And it’s only the beginning.  In the next several months, pipeline capacity in West Texas’ Permian Basin shale fields will expand by about one million barrels a day.  That capacity will be taken up quickly by new production that had been held back only by lack of a way to get it to market.  According to the Energy Department, drillers have sunk almost 4,000 Permian wells that are simply waiting to be fracked.  In months, the Permian could be pumping enough to meet all of next year’s global demand growth – all from a single shale play. 

For so long, that astonishing and swift achievement was considered a laughable pipe dream. 

In his 1974 State of the Union speech, Richard Nixon said, “Let this be our national goal:  At the end of this decade, in the year 1980, the United States will not be dependent on any other country for the energy we need.”  Gerald Ford proceeded to move that back five years, setting 1985 as the energy independence date, and Jimmy Carter promised that, “Beginning this moment, this nation will never use more foreign oil than we did in 1977 – never.” 

Three decades later, in his own 2006 State of the Union address, George W. Bush prompted a collective national head-scratching when he suggested something called switchgrass as a means toward energy independence. 

But then the unexpected occurred.  American innovation in the form of the fracking revolution was unleashed before people like Obama and Joe Biden had time to suffocate it out of existence via government regulation or outright prohibition.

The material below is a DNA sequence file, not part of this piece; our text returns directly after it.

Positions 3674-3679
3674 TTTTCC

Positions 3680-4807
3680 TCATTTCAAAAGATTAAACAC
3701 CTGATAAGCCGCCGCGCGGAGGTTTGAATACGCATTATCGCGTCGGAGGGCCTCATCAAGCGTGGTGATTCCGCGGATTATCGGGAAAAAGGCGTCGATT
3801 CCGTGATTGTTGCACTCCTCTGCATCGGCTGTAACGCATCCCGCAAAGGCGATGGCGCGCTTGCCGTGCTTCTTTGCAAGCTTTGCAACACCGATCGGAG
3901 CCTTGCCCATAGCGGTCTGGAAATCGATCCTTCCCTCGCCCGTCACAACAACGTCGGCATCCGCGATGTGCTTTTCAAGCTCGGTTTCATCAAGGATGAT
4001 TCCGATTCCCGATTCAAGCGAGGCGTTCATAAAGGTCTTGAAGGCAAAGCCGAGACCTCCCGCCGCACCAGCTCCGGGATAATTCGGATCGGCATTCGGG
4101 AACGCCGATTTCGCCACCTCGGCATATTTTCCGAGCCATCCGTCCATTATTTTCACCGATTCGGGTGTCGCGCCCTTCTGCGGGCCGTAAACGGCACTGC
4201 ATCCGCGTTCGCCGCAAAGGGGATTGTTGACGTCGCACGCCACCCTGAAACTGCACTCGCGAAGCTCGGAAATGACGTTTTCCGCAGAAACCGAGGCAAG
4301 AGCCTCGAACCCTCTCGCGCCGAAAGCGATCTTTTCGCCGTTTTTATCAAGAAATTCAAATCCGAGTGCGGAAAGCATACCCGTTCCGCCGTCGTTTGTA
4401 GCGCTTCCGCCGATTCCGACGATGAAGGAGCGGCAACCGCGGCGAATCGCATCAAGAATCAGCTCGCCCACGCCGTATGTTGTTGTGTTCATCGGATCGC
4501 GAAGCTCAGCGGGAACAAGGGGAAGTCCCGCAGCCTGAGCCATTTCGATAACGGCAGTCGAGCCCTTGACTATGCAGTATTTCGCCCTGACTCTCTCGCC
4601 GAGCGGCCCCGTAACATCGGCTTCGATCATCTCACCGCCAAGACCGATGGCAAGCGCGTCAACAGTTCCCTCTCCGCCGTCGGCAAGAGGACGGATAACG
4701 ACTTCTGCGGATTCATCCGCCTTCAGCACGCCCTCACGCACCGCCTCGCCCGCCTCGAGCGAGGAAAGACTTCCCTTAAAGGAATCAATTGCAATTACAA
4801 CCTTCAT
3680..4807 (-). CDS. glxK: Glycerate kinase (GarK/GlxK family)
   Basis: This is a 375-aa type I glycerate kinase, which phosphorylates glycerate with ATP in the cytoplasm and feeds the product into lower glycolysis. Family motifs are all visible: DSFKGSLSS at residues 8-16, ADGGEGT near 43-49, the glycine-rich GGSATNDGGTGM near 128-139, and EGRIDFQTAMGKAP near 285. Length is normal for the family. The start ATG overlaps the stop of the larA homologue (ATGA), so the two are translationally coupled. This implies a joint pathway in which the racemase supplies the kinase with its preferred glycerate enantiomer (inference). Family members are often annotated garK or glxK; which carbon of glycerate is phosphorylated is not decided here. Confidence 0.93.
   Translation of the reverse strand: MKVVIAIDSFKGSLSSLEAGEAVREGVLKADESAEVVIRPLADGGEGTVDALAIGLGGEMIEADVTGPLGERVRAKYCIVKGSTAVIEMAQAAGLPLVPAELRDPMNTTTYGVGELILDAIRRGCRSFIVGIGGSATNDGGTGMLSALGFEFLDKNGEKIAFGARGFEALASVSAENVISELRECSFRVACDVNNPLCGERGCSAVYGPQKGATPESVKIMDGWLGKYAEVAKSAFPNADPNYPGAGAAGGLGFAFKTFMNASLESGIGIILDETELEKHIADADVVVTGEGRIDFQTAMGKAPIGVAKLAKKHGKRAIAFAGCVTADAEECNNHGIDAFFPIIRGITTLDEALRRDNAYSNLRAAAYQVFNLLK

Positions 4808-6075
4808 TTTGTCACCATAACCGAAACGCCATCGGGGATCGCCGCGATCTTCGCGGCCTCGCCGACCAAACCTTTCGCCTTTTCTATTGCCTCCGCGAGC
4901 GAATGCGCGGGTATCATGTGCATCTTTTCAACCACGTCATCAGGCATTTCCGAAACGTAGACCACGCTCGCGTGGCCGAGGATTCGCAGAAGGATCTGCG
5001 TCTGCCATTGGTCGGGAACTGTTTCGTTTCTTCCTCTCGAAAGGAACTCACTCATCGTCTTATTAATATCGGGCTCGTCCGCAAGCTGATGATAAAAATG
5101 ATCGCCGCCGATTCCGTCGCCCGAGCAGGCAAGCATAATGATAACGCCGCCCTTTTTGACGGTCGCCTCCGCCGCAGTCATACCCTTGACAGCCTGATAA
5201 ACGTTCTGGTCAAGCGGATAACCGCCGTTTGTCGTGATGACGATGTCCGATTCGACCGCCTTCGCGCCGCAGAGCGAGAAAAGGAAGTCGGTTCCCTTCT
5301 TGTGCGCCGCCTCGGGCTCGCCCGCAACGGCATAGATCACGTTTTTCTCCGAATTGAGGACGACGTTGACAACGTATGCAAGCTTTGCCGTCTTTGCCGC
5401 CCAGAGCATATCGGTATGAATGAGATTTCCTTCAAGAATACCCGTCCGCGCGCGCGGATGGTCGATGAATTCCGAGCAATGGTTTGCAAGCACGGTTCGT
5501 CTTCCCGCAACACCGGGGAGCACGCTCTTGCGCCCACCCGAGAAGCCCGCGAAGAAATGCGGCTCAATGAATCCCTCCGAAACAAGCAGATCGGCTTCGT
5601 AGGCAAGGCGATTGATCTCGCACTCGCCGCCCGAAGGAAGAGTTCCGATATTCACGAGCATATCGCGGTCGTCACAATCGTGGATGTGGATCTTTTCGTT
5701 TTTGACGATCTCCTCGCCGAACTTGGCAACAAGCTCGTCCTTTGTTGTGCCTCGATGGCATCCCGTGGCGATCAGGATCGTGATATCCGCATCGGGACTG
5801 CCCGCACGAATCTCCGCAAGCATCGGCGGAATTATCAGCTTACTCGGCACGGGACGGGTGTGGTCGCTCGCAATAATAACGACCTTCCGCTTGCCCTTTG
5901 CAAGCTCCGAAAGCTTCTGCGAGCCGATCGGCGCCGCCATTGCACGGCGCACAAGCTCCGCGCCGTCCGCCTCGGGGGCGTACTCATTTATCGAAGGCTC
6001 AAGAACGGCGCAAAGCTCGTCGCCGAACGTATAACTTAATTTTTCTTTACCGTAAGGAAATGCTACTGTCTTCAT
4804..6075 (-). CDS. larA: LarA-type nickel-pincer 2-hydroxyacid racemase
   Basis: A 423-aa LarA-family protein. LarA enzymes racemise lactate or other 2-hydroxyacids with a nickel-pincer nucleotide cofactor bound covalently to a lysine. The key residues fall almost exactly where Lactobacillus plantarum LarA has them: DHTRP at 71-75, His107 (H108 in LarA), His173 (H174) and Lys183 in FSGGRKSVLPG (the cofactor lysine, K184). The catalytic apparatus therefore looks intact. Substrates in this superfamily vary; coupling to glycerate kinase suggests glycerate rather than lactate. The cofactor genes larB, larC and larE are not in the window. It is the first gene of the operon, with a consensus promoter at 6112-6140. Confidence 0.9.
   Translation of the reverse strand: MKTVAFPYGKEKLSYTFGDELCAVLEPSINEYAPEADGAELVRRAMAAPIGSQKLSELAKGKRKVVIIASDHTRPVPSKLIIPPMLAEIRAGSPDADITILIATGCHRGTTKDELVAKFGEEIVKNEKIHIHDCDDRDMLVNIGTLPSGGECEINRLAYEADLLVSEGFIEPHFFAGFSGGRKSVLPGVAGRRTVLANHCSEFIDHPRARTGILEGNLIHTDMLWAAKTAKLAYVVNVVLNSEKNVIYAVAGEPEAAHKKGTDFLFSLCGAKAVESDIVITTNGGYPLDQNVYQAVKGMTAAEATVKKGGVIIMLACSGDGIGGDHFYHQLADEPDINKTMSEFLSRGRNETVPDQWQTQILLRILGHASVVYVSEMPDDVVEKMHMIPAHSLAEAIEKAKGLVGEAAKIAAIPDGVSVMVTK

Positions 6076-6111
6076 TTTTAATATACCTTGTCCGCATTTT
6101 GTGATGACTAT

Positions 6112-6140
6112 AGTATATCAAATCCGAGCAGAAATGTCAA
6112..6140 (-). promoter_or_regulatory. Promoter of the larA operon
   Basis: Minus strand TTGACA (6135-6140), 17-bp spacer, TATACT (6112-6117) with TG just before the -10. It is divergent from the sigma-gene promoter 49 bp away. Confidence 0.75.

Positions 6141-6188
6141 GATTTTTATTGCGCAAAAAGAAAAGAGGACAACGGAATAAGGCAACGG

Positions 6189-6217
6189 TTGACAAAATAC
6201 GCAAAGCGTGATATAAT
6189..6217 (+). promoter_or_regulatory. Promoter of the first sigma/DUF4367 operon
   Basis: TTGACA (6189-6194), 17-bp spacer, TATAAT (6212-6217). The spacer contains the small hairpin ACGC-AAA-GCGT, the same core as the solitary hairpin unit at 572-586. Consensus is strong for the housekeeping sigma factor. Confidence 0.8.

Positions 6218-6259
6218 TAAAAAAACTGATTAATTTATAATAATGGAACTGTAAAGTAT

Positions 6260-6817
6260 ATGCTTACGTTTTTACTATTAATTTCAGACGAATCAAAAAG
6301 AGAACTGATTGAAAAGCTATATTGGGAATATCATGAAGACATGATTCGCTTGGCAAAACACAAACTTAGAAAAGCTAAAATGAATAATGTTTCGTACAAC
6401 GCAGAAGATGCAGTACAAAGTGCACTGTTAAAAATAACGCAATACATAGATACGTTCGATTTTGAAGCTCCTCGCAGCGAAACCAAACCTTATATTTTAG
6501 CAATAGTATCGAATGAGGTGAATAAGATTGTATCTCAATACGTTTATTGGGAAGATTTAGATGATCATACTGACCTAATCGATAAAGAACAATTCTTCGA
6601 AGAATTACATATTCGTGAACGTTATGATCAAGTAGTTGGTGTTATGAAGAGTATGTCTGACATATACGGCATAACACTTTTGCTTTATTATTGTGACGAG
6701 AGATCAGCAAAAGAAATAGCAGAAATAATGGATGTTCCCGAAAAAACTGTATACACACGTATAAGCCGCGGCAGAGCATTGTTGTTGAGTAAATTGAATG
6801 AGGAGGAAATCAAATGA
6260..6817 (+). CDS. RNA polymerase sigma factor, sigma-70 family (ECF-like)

And the benefits have already proven invaluable.  Geostrategically, the fracking revolution and consequent greater energy independence has made us less vulnerable to rogue nations like Venezuela and Iran, as the moderate reaction to this month’s attack on Saudi Arabia’s oil infrastructure illustrate. 

Environmentally, our shift to more abundant and cheaper natural gas from coal has allowed the U.S. to actually reduce carbon emissions, whereas supposedly “green” Europe has increased its own.  So much for the Paris Accords to which leftists profess fealty. 

Fracking has also proven economically beneficial, creating high-paying jobs in the energy and manufacturing sectors, and cutting costs for American consumers.  Simply put, it’s the latest manifestation of American Exceptionalism. 

Despite those benefits, leftists stubbornly seek to kill it.  Democratic 2020 presidential candidates like Elizabeth Warren, Bernie Sanders and Kamala Harris have stated their desire to outlaw it, and it’s just a matter of time until the far left demands unanimity from the field. 

For all of fracking’s economic, employment, environmental and geostrategic benefits, however, we mustn’t allow that senseless agenda to prevail.  

Question of the Week   
Which one of the following is still remembered as the most infamous incident in American industrial history?
More Questions
Quote of the Day   
 
"Everyone who already thought the case for President Trump's impeachment was a slam-dunk went berserk Thursday, claiming that acting White House Chief of Staff Mick Mulvaney had just admitted to a quid pro quo with Ukraine.Except that what Mulvaney 'admitted' is that the administration was doing what it should -- pushing a foreign government to cooperate in getting to the bottom of foreign interference…[more]
 
 
—The Editorial Board, New York Post
— The Editorial Board, New York Post
 
Liberty Poll   

Why do you think House Speaker Pelosi will not call a vote on formal impeachment proceedings?